Mythology and Mystery: Once Upon a River

Once Upon a River

ONCE UPON A RIVER AUDIO COVER-upon-a-river-coverA Novel
By: Diane Setterfield
Narrated by: Juliet Stevenson
Length: 16 hrs and 27 mins
Unabridged Audiobook
Release date: 12-04-18
Language: English
Publisher: Simon & Schuster Audio

I voluntarily reviewed an advance readers copy of this book. No remuneration was exchanged and all opinions presented herein are my own except as noted.

From the instant #1 New York Times bestselling author of the “eerie and fascinating” (USA TODAY) The Thirteenth Tale comes a richly imagined, powerful new novel about the wrenching disappearance of three little girls and the wide-reaching effect it has on their small town.

On a dark midwinter’s night in an ancient inn on the river Thames, an extraordinary event takes place. The regulars are telling stories to while away the dark hours, when the door bursts open on a grievously wounded stranger. In his arms is the lifeless body of a small child. Hours later, the girl stirs, takes a breath and returns to life. Is it a miracle? Is it magic? Or can science provide an explanation? These questions have many answers, some of them quite dark indeed.

Those who dwell on the river bank apply all their ingenuity to solving the puzzle of the girl who died and lived again, yet as the days pass the mystery only deepens. The child herself is mute and unable to answer the essential questions: Who is she? Where did she come from? And to whom does she belong? But answers proliferate nonetheless.

Three families are keen to claim her. A wealthy young mother knows the girl is her kidnapped daughter, missing for two years. A farming family reeling from the discovery of their son’s secret liaison, stand ready to welcome their granddaughter. The parson’s housekeeper, humble and isolated, sees in the child the image of her younger sister. But the return of a lost child is not without complications and no matter how heartbreaking the past losses, no matter how precious the child herself, this girl cannot be everyone’s. Each family has mysteries of its own, and many secrets must be revealed before the girl’s identity can be known.

Once Upon a River is a glorious tapestry of a book that combines folklore and science, magic and myth. Suspenseful, romantic, and richly atmospheric, the beginning of this novel will sweep you away on a powerful current of storytelling, transporting you through worlds both real and imagined, to the triumphant conclusion whose depths will continue to give up their treasures long after the last page is turned.


My Take Oblong Shaped


I’ve never thought much of the Thames outside of London, and I had not thought much about transportation outside of trains once they were invented, nor have I thought about how that in between era between trains and cars; a time when boats, and horses were still a huge part of life.  DIane Setterfield has obviously thought about that era quite a lot.

This is a book of intricately woven stories and mysteries centered around several families. As the description above says three little girls are mysteriously lost.  So, when one shows up, she must be one of those those three, no?  Some are skeptical, scientifically and otherwise.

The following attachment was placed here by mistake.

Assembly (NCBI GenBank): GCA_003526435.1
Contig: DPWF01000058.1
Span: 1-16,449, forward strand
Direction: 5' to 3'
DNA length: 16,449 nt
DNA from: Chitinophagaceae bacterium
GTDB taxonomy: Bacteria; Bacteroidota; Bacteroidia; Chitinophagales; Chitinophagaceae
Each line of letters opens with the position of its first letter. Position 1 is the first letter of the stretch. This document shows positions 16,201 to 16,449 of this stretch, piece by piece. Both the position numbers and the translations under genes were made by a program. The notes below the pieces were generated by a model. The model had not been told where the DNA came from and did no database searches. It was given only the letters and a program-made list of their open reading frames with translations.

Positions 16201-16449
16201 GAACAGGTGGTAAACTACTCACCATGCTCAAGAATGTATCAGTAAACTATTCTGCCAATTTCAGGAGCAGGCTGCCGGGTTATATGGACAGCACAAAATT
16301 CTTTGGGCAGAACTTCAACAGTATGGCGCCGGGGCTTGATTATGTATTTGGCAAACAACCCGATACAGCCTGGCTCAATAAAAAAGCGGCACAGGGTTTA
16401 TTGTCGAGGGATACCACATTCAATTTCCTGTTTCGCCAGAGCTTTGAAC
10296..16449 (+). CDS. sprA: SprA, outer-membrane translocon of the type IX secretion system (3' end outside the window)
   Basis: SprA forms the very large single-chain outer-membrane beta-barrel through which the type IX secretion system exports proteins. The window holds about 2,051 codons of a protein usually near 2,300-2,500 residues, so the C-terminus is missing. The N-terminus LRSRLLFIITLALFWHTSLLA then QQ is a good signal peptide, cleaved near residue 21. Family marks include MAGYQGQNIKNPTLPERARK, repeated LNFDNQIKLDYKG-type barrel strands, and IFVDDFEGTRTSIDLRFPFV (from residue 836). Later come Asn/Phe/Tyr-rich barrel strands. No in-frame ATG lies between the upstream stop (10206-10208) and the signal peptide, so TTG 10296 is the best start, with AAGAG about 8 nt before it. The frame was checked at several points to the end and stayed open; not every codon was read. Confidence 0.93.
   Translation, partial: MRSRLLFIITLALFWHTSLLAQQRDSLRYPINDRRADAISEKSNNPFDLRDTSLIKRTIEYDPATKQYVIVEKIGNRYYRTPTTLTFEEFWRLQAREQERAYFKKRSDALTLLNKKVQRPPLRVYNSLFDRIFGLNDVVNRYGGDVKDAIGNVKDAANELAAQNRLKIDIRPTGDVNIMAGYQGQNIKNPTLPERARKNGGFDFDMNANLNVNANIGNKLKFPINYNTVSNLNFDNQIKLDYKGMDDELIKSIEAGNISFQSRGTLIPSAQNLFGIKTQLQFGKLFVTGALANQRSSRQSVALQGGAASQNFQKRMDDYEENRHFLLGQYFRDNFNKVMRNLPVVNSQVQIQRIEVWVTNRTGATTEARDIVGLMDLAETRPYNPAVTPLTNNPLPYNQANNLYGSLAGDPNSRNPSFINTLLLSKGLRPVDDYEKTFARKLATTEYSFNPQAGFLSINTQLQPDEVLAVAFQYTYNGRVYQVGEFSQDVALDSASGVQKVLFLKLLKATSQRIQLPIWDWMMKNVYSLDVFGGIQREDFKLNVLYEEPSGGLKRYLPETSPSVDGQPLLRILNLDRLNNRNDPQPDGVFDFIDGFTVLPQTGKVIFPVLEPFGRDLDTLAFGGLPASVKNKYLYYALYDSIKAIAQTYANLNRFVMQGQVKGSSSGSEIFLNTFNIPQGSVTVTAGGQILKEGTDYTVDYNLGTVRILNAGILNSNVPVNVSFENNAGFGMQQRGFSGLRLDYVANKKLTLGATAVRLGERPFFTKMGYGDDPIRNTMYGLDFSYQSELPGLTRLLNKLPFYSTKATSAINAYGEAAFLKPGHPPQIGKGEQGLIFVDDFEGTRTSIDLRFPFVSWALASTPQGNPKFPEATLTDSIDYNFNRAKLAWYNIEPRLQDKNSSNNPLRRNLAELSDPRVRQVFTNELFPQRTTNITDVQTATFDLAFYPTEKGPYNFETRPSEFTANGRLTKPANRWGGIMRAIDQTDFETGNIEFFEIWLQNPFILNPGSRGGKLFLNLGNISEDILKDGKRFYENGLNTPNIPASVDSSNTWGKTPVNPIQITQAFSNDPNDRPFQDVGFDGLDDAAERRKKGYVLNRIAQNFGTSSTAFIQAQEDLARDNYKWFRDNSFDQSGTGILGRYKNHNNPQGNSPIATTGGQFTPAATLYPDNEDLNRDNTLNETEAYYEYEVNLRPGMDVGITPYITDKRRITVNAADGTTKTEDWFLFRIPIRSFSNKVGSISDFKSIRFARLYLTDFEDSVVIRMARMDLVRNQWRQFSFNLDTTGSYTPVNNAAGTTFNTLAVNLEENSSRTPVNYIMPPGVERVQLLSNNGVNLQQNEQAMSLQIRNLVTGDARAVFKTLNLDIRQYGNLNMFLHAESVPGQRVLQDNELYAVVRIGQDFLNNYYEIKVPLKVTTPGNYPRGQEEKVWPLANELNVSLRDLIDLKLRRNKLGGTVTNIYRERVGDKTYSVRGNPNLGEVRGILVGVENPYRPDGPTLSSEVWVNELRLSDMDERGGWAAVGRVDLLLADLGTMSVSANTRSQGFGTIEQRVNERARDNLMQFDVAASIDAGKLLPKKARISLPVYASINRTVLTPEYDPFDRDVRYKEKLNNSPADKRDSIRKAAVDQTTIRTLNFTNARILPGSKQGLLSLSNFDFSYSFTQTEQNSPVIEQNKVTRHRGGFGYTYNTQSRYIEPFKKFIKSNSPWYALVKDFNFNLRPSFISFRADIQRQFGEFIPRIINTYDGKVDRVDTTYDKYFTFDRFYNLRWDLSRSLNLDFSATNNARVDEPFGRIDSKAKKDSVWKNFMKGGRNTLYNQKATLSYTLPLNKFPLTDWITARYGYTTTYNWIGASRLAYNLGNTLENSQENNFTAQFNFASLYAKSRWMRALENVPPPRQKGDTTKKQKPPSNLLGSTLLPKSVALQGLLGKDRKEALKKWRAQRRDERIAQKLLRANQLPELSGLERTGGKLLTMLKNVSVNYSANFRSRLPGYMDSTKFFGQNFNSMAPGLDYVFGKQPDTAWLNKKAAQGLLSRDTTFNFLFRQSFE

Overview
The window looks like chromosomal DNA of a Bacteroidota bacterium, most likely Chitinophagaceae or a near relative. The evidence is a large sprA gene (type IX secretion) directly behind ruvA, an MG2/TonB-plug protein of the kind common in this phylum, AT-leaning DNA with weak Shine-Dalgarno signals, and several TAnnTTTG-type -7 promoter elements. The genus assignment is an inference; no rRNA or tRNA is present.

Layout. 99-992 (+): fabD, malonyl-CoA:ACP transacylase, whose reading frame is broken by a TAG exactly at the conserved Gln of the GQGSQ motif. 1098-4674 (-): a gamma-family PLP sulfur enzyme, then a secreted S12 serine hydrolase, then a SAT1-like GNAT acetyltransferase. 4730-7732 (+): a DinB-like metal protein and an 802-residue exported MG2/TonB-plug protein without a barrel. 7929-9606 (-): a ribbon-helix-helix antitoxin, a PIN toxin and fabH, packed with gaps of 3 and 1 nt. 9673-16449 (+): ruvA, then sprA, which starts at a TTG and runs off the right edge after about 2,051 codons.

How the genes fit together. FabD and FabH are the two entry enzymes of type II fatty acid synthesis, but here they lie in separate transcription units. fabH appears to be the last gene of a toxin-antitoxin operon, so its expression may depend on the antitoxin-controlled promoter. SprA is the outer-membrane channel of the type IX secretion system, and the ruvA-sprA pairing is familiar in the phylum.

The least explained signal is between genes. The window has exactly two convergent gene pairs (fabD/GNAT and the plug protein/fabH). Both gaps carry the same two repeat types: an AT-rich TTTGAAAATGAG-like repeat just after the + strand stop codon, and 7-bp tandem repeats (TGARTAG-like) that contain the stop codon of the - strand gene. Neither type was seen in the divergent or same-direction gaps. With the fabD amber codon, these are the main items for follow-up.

Today we know a child can appear drowned and beyond redemption and yet, because of the way the body responds to cold, come back to life.  That is one reasonable way of understanding what happens to the little girl: she was suffering from severely reduced body temperature.

And recent tales of children escaping from kidnappers after years are prevalent enough that this may also seem plausible.

But, those are the easy answers to the missing children, and you won’t want easy answers  because of the lush and delicious way this story is told and the complex way in which the mystery is unpacked. Today, the events of these mysteries would be very, very different; dive teams, forensics, and other forms of detection would be used. Nothing outside of science and accepted procedures would be countenanced.  Back then it depended on some policing, but in this case, it seems as if plain curiosity, and the sure understanding that something is not quite right, are the keys to unraveling the mystery and allowing the mythology.

The story is also a beautifully capture of English, country life, of an age where stories of a ferryman carrying the dead to their final rest are not entirely discounted. I liked how the people portrayed are not all aristocrats, servants, or the destitute.  There’s a man of such goodness who’s way with people and animals makes him on of the most engaging characters I have read in ages.

And, I liked the local nature of the mythology.  To be sure, the ferryman is a fairly universal figure but this one is pretty specific.

Much of the success of the audiobook is due to the excellent narration. Stevenson’s voice is rich and resonant. The cadence she uses reminds me of some of the best narrations I have heard . She both simply narrates and give the characters voice, but does not overact. 

And, of course the rest of the success of the book is the excellent writing. It’s a bit Dickensian, but it’s told in modern rather than period language; it is very accessible.

I really enjoyed this one – it’s engaging, well-written, and at 16½ hours,  it’s a good value for an Audible credit.  It gets my strongest recommendation, I am pretty sure I will read it again.


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